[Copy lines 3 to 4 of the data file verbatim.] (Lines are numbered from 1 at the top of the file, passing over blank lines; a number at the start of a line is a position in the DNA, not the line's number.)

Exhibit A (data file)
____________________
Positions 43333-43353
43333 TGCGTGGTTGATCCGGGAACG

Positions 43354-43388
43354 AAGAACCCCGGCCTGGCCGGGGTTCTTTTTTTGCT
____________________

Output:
Positions 43354-43388
43354 AAGAACCCCGGCCTGGCCGGGGTTCTTTTTTTGCT